Vascular malformations laid comprise several entities: angiodysplasia (Figure 3), telangiectasia (Osler-Weber disease, Rendu syndrome or Turner CREST) phlebectasia (varicosities and well-defined circular) and hemangiomas. Moreover, although endoscopically identified as a possible cause of bleeding, they cannot be differentiated based on endoscopic appearance. The diagnosis of leather rot are used and other imaging techniques such as angiography or, more recently, positron endoscopic optical coherence Doppler (Doppler optical coherence tomography) is a method that detects different vascular patterns [56].


Figure 3.

Gastric angiodysplasia and duodenal ulcer

Angiodysplasia (Figure 3) are found within 5% of gastrointestinal bleeding higher, being more common in the stomach, duodenum and proximal portion small intestine. Prevalence of angiodysplasia appears to be greater in patients with chronic renal insufficiency. Endoscopic treatment was performed along time with different methods (injection, multipolar electrocoagulation and bimechanical methods), but the degree of success is variable. Rebleeding is frequently encountered by all forms of treatment, due to the presence of lesions that are multifocal, inaccessible and the potential for the formation of new lesions [57]. The most common method remains bipolar coagulation and laser treatment Nd: YAG [58]. Recent studies have indicated the usefulness of eradication lesions using argon plasma coagulation (APC) [59]. Isolated gastric angiodysplasia can be treated with elastic ligatures [60]. Multiple other non-endoscopic treatments of angiodysplasia were tested with variable results: hormonal medication, administration of octreotide, antiangiogenic agents used in oncology and (thalidomide, lenalidomide bevacizumab, etc.), the management of acid aminocaproic [61-63]. Endoscopic treatment reduces the rebleeding and transfusion needs. Surgery is an indication only in cases with severe or acute hemorrhage in patients with severe anemia; persistent bleeding in the intestinal segment is usually well defined.

5.7. Gastrointestinal tumors

Gastrointestinal tumors are a common cause of non-variceal bleeding, most cases the gastric adenocarcinomas (Figure 4). Other tumors encountered are ampullary or duodenal tumor invasion of pancreatic head cancers, submucosal or metastatic tumors. Immediate survival of these patients is similar to other patients with non-variceal HDS, but prognosis term is reserved. Endoscopic treatment has limited benefits; endoscopic hemostasis has a role to delay until the intervention is definitive or palliative surgery. Inoperable patients may benefit from palliative treatment with laser or argon plasma.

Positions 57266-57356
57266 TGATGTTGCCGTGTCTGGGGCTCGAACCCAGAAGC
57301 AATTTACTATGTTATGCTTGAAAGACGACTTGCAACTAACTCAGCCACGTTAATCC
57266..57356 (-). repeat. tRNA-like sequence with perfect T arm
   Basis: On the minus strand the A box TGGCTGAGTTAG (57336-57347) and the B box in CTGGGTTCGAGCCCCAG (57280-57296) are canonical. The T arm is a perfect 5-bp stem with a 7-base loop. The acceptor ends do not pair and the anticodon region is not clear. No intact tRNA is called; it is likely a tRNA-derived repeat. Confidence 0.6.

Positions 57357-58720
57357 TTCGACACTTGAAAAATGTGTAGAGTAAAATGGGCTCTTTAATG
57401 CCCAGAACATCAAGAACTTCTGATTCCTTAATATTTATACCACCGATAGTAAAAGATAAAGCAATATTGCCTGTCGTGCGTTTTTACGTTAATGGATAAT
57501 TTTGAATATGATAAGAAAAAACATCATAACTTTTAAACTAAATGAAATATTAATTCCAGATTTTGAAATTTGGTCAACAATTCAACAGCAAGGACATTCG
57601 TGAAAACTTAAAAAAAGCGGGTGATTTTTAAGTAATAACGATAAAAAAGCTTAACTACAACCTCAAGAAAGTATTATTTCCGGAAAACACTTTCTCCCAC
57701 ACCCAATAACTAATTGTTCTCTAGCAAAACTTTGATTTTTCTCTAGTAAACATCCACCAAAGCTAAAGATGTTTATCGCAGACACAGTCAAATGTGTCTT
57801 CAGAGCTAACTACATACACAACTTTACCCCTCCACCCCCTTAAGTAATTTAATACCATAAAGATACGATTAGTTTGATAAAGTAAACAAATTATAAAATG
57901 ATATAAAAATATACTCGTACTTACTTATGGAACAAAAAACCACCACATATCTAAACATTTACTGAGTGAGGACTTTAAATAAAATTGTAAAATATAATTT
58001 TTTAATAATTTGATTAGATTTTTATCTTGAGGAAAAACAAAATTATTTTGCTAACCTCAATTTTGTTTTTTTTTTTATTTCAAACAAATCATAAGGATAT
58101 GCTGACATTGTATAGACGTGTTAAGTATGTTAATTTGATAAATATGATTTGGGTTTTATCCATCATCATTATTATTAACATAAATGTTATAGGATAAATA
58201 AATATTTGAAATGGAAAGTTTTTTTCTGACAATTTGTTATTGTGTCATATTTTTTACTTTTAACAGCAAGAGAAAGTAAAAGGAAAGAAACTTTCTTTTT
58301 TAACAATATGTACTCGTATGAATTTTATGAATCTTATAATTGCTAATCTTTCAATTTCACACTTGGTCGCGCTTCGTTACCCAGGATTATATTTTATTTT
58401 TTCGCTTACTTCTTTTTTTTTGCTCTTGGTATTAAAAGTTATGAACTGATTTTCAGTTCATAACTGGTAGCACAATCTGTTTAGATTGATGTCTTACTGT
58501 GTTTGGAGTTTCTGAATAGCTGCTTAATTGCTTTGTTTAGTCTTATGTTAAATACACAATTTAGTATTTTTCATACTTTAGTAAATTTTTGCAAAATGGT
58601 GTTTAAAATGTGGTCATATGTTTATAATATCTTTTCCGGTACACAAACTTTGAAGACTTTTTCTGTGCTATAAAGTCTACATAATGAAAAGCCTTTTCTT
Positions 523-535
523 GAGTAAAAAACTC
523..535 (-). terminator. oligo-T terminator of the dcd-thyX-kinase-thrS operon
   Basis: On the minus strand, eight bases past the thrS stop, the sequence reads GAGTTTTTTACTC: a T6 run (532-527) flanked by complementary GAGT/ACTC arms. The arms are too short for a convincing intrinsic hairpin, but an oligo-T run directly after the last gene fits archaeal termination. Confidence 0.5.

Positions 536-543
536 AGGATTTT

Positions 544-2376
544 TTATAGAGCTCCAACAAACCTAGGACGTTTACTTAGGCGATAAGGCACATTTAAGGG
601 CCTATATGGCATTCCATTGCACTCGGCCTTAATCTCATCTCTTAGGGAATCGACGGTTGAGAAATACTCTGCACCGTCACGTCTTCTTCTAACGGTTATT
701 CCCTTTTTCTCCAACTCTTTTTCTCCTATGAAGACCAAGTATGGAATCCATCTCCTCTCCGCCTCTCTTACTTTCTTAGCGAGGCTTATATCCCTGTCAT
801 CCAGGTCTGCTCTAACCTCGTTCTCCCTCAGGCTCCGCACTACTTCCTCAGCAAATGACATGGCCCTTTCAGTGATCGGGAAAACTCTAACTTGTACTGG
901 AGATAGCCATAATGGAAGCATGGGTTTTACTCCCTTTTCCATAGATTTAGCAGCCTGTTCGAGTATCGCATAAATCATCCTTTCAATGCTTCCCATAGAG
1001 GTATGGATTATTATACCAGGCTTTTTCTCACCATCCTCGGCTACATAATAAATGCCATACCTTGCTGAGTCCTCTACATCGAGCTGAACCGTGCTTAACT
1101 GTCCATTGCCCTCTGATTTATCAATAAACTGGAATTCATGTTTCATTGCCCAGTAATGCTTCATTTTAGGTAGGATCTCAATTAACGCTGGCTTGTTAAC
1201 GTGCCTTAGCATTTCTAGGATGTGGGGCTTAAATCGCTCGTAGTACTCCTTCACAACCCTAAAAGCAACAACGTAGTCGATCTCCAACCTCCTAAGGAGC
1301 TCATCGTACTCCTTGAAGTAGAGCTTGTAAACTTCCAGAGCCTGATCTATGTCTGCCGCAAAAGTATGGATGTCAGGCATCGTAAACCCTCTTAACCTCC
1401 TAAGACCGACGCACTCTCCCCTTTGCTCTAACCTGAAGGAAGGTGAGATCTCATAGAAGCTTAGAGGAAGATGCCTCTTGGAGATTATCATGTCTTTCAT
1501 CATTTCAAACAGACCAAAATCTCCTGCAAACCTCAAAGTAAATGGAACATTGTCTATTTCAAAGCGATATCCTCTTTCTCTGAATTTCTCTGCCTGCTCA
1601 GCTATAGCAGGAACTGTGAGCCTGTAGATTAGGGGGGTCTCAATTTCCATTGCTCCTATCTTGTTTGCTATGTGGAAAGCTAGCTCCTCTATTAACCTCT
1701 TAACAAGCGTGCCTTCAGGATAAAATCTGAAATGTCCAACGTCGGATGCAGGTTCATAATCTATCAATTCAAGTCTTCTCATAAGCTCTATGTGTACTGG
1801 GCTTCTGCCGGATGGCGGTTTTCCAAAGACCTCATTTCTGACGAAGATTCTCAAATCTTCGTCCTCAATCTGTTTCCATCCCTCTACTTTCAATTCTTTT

Figure 4.

Gastric adenocarcinoma

5.8. Esophagitis and esophageal ulcers or contravention of junction esogastric

Reflux esophagitis occurs due to prolonged contact of contents of peptic esophageal mucosa and being characterized pathologically by esophageal mucosal inflammatory lesions that are potential sources of bleeding [64]. 5% of reflux esophagitis and be complicated by gastrointestinal bleeding. It can be located at esogastric junction or mucosal metaplasia of Barrett’s esophagus, requiring repeat biopsies to exclude esophageal cancer that can develop within the lesion. Reflux esophagitis occurs frequently in the presence of hiatal hernia. In the context of the presence of hiatal hernias, large Cameron ulcers can occur, which are longitudinal ulcers identified in approximately 1/3 of patients [65].

Esophagitis can occur during or after radiation treatment for lymphoma, lung cancer, breast cancer or other mediastinal malignancies. These patients have increased risk of developing esophageal cancer in a few years. Acute necrotizing esophagitis (black esophagus) is a particular form of severe damage to the esophagus, rarely met, but frequently associated with upper gastrointestinal bleeding. It generally appears in patients with severe general condition, with cancer or after severe infections.

5.9. Erosive gastritis and hemorrhagic gastropathy

Erosive gastritis stress and hemorrhagic gastropathy accounts for 25% of cases of non-variceal bleedings [64]. Stress gastritis generally occurs in patients with shock, burns, sepsis, severe trauma, multiple organ insufficiency after complicated surgical interventions and so on. In general, stress gastritis is characterized by the occurrence of multiple superficial gastric ulcers, with diffuse bleeding. These lesions are located initially at the back of the gastric body then extend throughout the gastric surface. In most patients the bleeding stops spontaneously, but medical treatment and angiographic or surgical excision may be necessary to a small fraction of patients [64]. Prophylaxis of stress gastritis is much more important, being necessary to prevent bleeding by increasing digestive intragastric pH above 4. Hemorrhagic erosive gastropathy consists of multiple erosive and subepithelial bleeding, endoscopic views, which may cause digestive bleeding. These injuries occur in different clinical circumstances, the most common being the intake of NSAIDs, aspirin and alcohol. Bleeding from gastric and gastropathy have low severity, stop spontaneously, and mortality is relatively low. Stop the NSAID or aspirin and patients are treated with standard PPI doses. Endoscopic treatment is not necessary.